There were tens of thousands of workers in the area during June, July and August of last year, he said, and 35-40 OSHA personnel conducting air monitoring and requesting abatement for safety hazards at the 21 staging areas in the Gulf. Workers were wearing Tyvek suits, impermeable gloves, work boots and hard hats, remembers Michaels, in 100 degree F heat and high humidity.
Many of them were not native to the area and were not used to working in such steamy conditions. In addition, “These workers were not chosen for their physical fitness,” Michaels says.
OSHA asked employers to adhere to hydration and rest cycles proposed for U.S. military personnel in the Middle East, to ensure that workers did not suffer from heat-related illness.
Members of Congress periodically would visit the Gulf area and would question why, when there was so much work to be done, workers were “sitting around,” seemingly doing nothing.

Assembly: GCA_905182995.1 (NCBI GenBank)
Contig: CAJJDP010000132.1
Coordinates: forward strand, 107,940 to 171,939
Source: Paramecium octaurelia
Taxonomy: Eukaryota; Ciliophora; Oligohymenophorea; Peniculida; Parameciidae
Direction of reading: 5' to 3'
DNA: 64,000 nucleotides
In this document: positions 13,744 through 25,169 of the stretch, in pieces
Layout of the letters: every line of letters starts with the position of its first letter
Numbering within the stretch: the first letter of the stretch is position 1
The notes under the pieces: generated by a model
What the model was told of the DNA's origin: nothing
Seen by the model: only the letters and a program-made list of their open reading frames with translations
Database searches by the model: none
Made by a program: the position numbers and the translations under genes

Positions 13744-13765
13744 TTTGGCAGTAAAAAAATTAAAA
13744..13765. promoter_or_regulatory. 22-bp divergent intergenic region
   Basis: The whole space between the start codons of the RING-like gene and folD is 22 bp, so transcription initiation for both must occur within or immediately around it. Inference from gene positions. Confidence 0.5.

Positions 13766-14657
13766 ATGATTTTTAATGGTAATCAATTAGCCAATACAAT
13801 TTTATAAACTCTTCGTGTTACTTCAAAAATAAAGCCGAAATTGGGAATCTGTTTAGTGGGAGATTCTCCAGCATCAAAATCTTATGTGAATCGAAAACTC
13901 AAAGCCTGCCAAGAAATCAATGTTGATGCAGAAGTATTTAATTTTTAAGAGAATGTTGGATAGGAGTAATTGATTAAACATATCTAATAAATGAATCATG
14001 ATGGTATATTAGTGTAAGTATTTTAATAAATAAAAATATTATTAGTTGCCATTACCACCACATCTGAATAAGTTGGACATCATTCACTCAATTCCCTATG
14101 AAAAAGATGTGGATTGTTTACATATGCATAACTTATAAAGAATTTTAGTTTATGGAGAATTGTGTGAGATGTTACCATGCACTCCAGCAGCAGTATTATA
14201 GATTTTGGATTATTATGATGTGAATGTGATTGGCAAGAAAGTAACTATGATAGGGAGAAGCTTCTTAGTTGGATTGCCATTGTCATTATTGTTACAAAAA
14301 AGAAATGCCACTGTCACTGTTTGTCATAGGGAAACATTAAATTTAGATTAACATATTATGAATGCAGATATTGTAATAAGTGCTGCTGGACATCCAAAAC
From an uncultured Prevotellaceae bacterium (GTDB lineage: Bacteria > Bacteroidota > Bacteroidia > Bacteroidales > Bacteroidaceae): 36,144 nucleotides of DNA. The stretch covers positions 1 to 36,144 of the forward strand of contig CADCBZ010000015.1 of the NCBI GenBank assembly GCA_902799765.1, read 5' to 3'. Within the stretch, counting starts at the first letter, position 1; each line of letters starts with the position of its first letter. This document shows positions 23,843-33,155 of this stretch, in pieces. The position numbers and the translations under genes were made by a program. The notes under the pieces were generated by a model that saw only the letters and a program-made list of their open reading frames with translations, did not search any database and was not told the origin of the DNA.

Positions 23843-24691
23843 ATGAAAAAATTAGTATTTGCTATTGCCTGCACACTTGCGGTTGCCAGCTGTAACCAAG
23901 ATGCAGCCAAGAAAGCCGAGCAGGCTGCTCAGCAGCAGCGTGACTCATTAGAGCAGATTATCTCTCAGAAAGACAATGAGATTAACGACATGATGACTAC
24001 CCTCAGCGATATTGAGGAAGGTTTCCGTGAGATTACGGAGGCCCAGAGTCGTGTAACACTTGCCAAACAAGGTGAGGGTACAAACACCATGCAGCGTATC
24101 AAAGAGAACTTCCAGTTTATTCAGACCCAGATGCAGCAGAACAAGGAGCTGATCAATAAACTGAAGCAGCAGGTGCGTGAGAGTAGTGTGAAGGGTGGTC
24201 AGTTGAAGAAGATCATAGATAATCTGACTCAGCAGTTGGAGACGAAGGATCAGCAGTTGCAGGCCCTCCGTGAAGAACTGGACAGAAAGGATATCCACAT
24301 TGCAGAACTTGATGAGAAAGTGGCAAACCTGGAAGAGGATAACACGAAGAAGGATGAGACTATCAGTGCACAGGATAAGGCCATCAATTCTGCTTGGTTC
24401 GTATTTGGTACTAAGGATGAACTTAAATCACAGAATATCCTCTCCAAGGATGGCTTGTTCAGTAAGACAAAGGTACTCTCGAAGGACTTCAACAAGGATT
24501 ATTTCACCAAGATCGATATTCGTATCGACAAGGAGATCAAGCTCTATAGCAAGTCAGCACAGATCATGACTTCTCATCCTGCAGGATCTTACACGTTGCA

Michaels’ response, he says, was “because we’re trying not to kill them.”
Despite all of the precautions taken, 1,000 workers out of an estimated 60,000 suffered from some type of heat-related incident, but there were no heat-related fatalities. Without the precautions and the presence of the OSHA personnel to monitor working conditions, Michaels says there was the potential for many workers to become seriously ill or die during the Gulf cleanup efforts.
OSHA has launched a campaign to prevent heat-related illness in outdoor workers. OSHA also is partnering with the National Oceanic and Atmospheric Administration (NOAA) on weather service alerts. NOAA’s Heat Watch page now includes worker safety precautions when extreme heat alerts are issued. You can find OSHA’s information page about preventing heat-related illness at http://www.osha.gov/SLTC/heatillness/index.html.